“One can imagine that if both sides of both firms like it, that they might want to continue some kind of arrangement like that,” he said. “And there again you can see the benefits to each side … but I worry about that collusion issue.”
What the future could bring
Employee-sharing is hardly a new concept, but it’s never been done to this scale, Anupindi said.
The practice has a longer history in Europe, he said, referencing studies by Cornell University’s Industrial and Labor Relations School. In countries such as Belgium and France, companies establish an “employer group” and coordinate assignments to a shared group of workers who would have full-time employment but utilize their skills at several different companies.
Although the concept remains a “marginal labor market phenomenon,” the Cornell studies found that they benefit workers and employers by providing stability, job security and growth in job skills. Alternatively, the efforts run the risk of overworking individuals as well as isolating them from an organizational structure.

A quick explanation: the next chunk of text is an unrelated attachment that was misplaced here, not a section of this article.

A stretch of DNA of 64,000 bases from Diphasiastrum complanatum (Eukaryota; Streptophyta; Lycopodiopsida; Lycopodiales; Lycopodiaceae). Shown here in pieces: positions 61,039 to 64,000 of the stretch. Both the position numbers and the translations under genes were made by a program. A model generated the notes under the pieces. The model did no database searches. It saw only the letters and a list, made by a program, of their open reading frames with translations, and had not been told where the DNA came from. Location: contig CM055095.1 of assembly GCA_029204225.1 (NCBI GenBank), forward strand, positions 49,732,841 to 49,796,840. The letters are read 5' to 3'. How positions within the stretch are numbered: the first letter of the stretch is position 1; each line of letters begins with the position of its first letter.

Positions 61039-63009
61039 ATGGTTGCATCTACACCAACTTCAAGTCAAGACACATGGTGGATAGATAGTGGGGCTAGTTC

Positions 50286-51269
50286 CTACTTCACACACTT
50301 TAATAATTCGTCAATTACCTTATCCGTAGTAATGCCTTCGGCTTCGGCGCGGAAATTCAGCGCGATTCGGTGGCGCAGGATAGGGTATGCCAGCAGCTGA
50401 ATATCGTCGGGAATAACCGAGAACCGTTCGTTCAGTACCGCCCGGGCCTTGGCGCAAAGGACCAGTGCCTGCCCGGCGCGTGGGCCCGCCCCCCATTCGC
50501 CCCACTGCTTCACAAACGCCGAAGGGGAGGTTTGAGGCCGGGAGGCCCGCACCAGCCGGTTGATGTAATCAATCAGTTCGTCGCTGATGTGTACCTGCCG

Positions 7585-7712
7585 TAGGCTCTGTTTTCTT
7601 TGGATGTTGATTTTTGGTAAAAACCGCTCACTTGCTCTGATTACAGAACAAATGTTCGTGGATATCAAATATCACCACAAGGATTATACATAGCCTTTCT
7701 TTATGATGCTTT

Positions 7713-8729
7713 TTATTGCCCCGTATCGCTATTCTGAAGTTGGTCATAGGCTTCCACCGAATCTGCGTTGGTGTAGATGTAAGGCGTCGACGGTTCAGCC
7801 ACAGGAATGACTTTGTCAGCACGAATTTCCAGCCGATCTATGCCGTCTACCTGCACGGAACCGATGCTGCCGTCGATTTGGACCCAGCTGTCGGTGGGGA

Regardless, such moves require strong planning, mutual trust and a predictable pattern of employment needs.
“For the employee-sharing at a large-scale level to work, there has to be a counter-cyclicality,” Anupindi said. Without that he added,”this isn’t going to happen.”
He uses as an example how a lawn mowing service whose workers are busy in summer could see value in sharing workforces with a business that specializes in snow removal in the wintertime.
But Covid-19 has been anything but predictable or expected.
“What you’re seeing here is what I would classify as unpredictable seasonality — a shock to the system,” he said.
Although it’s doubtful that large companies will continue to run these services in a consistent manner, a look at China since the outbreak may offer some clues. Alibaba and JD.com launched employee-sharing programs in February. To what extent such arrangements continue could provide insights for other multinational companies.
“This is, in my mind, the largest, global natural experiment” of the future of work, Anupindi said.